After being taken in to the MRI unit and putting everything in the locker, I had to sit for a few minutes and listen to the scan operator bollock the cleaner for mopping the room unattended. I'm sure it was for his own good but I don't think the cleaner really understood the risks and I half expected him to react by inserting the mop (you can fill in the blanks here).

There's not a huge amount you can say about the MRi experience though. I was put on the trolley and given a set of 1970's cans to cover my ears. In my left hand was a panic alarm that looked like a sex toy from the same era. The trolley is loaded in to the scanner and I go in head first. "Don't move for the next ten minutes" says the operator as he legs it out of the scanner room.


*Click click click*



Blimey .. it went on for double the length of time and the only way I can describe it is that it was like having my head strapped to a Vespa whilst being forced to listen to Blake's 7 at an incredibly loud volume. The hardest part is not moving. There is no gradient between silence and megaton magneto buzzing episodes and, quite frankly, it's bloody hard not to jump out of your skin. Towards the end the ear defenders are literally jumping up and down on my ears - I'm assuming in response to the magnetic fields.

Eventually it stops which is just as well because the novelty has worn off and all I really want is a cup of tea and then to be on my merry way.

Outside the scanner and the first thing the operator says to me is 'do you have a follow up appointment booked?' Hmm did I detect any urgency in that question - or am I just naturally being quite paranoid. Probably the latter.

I can see pictures of a brain in all it's MRI glory but they won't let me let close enough to see the pictures in detail. Apparently this is because I may accidently see another patients data - in which case they will have to kill me! Honestly - I ask you! I know where my pituitary is - and all I want to do is see how badly out of shape it is. This is far from the theme park experience I was expecting. Like Alton Towers - I thought I would get a framed snapshot of my face, twisted in horror, during the ride .. errr I mean scan. A T-Shirt and mug with a photo transfer cross section on my brain on it ... a CD with the MRI scan so that I could upload my brain to you tube and share the fun with my friends. But no! I will have to talk to my GP and pay some money to get a copy of the scan. that was all he would say.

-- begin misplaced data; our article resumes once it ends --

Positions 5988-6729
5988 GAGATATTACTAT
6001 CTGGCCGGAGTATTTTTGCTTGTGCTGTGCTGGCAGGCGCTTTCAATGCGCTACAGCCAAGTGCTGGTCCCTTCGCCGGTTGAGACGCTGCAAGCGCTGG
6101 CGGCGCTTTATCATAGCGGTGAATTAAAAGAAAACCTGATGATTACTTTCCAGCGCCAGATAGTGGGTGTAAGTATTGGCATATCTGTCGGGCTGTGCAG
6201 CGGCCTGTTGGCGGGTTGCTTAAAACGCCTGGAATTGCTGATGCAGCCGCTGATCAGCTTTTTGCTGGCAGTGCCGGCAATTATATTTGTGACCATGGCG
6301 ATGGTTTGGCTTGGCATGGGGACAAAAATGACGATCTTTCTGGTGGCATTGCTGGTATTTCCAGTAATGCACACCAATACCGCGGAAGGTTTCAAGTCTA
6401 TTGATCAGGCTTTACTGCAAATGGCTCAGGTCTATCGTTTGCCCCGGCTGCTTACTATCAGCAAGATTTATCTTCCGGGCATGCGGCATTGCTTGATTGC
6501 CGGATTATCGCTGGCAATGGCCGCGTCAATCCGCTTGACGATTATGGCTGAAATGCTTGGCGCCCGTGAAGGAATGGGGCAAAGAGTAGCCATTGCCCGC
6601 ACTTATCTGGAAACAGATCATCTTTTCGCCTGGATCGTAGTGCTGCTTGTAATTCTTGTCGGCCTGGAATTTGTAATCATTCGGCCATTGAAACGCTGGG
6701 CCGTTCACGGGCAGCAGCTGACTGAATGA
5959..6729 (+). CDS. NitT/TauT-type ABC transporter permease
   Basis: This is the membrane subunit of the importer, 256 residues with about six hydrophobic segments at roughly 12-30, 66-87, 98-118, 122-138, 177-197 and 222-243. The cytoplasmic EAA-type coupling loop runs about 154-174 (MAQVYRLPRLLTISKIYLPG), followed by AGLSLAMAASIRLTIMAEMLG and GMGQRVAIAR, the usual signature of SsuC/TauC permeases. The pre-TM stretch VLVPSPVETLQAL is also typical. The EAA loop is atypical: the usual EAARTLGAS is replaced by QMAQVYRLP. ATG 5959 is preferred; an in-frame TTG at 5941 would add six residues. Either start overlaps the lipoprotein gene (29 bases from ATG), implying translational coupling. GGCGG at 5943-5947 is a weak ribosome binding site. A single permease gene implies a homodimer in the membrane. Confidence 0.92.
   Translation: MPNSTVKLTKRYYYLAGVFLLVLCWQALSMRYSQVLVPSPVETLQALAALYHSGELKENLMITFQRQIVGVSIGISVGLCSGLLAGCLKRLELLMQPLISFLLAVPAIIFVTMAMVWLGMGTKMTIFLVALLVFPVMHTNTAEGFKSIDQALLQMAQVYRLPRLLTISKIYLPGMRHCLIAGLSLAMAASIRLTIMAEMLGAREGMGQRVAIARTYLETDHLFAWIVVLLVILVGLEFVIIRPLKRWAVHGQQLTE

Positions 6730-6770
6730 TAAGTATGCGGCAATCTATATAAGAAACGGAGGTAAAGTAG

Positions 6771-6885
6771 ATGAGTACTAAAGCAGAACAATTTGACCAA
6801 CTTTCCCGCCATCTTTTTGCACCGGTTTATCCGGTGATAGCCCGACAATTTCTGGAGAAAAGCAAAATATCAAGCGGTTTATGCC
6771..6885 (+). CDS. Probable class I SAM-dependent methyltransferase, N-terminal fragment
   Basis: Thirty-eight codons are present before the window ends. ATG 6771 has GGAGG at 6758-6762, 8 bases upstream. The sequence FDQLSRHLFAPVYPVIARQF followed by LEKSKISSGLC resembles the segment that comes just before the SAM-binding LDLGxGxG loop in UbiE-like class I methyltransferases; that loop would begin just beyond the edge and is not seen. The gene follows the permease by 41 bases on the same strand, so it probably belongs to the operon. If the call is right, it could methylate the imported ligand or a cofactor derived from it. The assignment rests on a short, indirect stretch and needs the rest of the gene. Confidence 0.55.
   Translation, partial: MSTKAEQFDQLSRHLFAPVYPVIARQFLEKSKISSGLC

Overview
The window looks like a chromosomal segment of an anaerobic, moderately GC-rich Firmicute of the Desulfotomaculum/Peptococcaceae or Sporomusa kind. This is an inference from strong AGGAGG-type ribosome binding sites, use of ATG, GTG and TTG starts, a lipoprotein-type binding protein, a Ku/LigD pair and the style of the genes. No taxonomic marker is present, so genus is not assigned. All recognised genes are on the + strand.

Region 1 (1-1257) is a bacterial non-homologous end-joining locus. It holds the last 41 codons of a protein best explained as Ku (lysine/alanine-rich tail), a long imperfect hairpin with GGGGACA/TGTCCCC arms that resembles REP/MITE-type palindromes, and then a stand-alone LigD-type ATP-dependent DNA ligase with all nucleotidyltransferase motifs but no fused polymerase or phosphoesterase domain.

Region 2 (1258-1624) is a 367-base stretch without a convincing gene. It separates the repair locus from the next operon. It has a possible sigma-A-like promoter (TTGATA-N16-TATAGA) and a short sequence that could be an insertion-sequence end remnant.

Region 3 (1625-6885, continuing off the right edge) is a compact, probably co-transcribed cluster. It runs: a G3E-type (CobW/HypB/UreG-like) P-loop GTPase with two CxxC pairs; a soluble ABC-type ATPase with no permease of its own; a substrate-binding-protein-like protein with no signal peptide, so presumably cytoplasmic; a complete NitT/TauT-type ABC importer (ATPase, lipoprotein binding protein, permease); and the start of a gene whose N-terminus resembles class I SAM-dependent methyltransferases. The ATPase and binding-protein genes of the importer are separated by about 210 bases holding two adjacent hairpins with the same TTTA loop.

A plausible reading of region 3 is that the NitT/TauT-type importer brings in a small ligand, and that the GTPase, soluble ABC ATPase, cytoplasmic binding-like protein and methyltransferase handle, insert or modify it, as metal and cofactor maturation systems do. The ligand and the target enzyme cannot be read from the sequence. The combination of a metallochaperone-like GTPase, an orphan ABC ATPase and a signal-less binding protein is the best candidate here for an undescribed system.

About this point it occurs to me that I don't have a clue what happens next. Eventually I call the surgery who tell me to visit them in 10 days to discuss the results with my GP. Arghhh waiting! I want to know now! In fact .. I don't want to know now truth be told because I imagine no news is good news in matters like this.

Just for the record (captains log .. stardate etc etc) I've been feeling extra tired this week. I've also had a cloudy dull headache for the last three days. I'm assuming this is a psychosomatic episode brought on because of what they're testing me for.

Wednesday, 5 May 2010

When was the last time the doctor rang you?

5th May - Unexpected call

So there I am early afternoon trying not to fall asleep in yet another meeting about cloud computing. I'm beat by 12 O'Clock - the last thing I need is to go through a detailed technical meeting. My personal mobile phone starts ringing - the caller? The Doctor.

I spring up from the meeting room table and walk out - phone in hand. Outside the room, I take the call - all the while thinking 'What the hell could this be about?'

"Hello - it's Dr C here. Now .. I've had the results back from your blood test ..."

Wait? Results? Usually it takes a few days and I have to go to them .. and in any case, this time I wasn't even going back to the doctors for the results. They were just to be used by the endocrinologist as a reference for my consultation. The doctor continued:

"We need to discuss them - can you come in today please?"